Here’s why we’re not too worried about Impression Healthcare’s (ASX:IHL) cash-sucking situation

Even when a company loses money, it is possible for shareholders to make money if they buy a good company at the right price. For instance, Health Printing (ASX: IHL) shareholders did very well last year, with the share price climbing 122%. But while the success stories are well known, investors shouldn’t ignore the many, many unprofitable companies that simply burn all their money and crash.

So, despite the buoyant share price, we think it’s worth considering whether Impression Healthcare’s cash burn is too risky. In this article, we define cash burn as its annual (negative) free cash flow, which is the amount of money a company spends each year to fund its growth. The first step is to compare its cash consumption with its cash reserves, to give us its “cash trail”.

Check out our latest analysis for Impression Healthcare

Does Impression Healthcare have a long cash trail?

A company’s cash track is the time it would take to deplete its cash reserves at its current rate of cash consumption. When Impression Healthcare last published its balance sheet in December 2019, it had no debt and cash worth A$5.2 million. Importantly, its cash burn was A$2.5 million over the past twelve months. Therefore, as of December 2019, it had 2.1 years of cash trail. Arguably, this is a prudent and reasonable runway length to have. You can see how his cash balance has changed over time in the image below.

ASX: IHL Historical Debt, March 11, 2020

ASX: IHL Historical Debt, March 11, 2020

How is Impression Healthcare’s cash burn changing over time?

In our view, Impression Healthcare is not yet generating significant operating revenue, having only brought in A$1.1 million over the past twelve months. Therefore, for the purposes of this analysis, we will focus on how cash burn is tracked. With cash burn down 13%, it appears management believes the company is spending enough to move its business plans forward at an appropriate pace. Impression Healthcare makes us a bit nervous due to its lack of substantial operating revenue. We therefore generally prefer stocks of this list of stocks whose analysts predict growth.

How difficult would it be for Impression Healthcare to raise more funds for growth?

Although Impression Healthcare is showing a solid reduction in its cash burn, it is still worth considering how easily it could raise more cash, even just to fuel faster growth. In general, a listed company can raise new funds by issuing shares or by going into debt. Many companies end up issuing new shares to fund their future growth. We can compare a company’s cash burn to its market capitalization to get an idea of ​​how many new shares a company would need to issue to fund a year’s operations.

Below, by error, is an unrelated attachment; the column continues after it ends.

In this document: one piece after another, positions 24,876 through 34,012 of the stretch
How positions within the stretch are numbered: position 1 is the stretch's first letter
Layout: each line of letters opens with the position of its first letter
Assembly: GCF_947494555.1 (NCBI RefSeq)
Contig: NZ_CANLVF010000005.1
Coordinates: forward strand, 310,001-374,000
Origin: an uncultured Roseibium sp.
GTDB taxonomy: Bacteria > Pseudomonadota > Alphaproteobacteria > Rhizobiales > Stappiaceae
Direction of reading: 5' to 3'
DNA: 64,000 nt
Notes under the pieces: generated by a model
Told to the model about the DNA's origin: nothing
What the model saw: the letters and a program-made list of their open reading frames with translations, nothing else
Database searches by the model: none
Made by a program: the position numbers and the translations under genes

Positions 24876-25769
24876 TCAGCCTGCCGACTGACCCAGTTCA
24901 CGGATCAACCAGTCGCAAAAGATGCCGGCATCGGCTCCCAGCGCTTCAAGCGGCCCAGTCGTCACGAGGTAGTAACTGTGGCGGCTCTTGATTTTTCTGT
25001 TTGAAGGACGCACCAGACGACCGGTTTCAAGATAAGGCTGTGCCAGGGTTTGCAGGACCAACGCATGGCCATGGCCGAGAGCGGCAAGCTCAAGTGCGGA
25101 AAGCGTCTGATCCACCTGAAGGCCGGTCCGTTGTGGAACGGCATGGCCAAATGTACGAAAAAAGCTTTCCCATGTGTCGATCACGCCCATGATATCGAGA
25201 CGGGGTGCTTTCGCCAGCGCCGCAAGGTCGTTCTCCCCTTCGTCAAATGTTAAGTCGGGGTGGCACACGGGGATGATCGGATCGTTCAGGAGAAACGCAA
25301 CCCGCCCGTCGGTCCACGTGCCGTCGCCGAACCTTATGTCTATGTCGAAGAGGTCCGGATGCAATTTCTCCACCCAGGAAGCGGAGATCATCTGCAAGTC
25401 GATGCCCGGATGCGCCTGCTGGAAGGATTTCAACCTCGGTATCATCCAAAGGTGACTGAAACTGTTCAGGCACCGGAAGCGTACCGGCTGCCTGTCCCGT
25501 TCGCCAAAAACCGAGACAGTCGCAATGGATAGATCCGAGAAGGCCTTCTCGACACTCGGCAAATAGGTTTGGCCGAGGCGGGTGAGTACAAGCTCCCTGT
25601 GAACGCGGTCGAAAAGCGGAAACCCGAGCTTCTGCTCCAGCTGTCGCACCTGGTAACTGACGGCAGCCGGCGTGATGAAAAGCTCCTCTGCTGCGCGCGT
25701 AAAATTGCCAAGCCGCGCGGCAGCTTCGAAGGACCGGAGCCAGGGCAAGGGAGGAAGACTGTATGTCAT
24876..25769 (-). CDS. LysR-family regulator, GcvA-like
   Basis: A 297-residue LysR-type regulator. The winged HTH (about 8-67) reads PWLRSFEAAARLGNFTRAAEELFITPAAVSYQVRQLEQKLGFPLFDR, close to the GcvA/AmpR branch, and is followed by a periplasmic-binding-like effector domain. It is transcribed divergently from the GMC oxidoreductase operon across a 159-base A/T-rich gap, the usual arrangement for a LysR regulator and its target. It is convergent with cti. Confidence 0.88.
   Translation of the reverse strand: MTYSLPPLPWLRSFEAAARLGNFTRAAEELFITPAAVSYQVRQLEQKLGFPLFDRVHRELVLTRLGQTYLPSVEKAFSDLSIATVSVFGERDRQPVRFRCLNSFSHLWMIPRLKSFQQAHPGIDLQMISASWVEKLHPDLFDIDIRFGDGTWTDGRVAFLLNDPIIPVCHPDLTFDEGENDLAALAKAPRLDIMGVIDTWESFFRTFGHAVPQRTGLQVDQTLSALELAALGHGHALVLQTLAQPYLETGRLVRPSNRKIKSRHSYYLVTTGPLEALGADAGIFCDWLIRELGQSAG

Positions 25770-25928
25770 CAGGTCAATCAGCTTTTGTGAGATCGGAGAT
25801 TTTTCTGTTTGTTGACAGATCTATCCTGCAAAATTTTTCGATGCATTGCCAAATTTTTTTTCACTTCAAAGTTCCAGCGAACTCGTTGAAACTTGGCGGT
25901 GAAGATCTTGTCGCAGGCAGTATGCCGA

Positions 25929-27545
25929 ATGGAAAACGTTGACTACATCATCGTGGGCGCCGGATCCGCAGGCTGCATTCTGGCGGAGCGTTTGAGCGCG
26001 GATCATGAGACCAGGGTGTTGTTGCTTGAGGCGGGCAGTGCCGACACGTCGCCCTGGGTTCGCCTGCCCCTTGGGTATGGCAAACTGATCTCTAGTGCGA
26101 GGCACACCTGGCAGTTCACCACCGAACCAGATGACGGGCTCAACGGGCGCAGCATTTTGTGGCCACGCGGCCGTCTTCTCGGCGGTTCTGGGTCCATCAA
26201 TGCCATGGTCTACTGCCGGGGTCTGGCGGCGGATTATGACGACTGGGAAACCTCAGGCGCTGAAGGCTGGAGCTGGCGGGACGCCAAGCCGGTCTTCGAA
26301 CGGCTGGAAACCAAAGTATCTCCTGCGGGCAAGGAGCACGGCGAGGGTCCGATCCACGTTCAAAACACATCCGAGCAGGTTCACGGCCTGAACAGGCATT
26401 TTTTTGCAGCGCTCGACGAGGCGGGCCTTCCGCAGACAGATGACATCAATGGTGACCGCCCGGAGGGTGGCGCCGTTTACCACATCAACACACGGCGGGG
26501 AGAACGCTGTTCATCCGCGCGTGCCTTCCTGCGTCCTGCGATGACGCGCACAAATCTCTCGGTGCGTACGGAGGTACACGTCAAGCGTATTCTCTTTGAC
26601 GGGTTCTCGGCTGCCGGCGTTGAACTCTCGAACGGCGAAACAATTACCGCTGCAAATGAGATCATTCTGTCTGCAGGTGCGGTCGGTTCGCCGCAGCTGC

Impression Healthcare’s cash burn of A$2.5 million represents approximately 7.2% of its market capitalization of A$34 million. Since this is a rather small percentage, it would probably be very easy for the company to finance another year’s growth by issuing new shares to investors, or even taking out a loan.

So should we be worried about Impression Healthcare’s cash burn?

As you can probably tell by now, we’re not too worried about Impression Healthcare’s cash burn. In particular, we believe its cash burn relative to its market capitalization is evidence that the company is in control of its spending. Its downside is its reduced cash burn, but even that wasn’t so bad! Based on the factors mentioned in this article, we think its cash burn situation deserves some attention from shareholders, but we don’t think they should be concerned. Taking a deeper dive, we spotted 5 warning signs for Impression Healthcare you should be aware, and 2 of them are concerning.

Sure, you might find a fantastic investment by looking elsewhere. So take a look at this free list of interesting companies, and this list of growth stocks (according to analyst forecasts)

If you spot an error that needs to be corrected, please contact the editor at [email protected] This Simply Wall St article is general in nature. It is not a recommendation to buy or sell stocks and does not take into account your objectives or financial situation. Simply Wall St has no position in the stocks mentioned.

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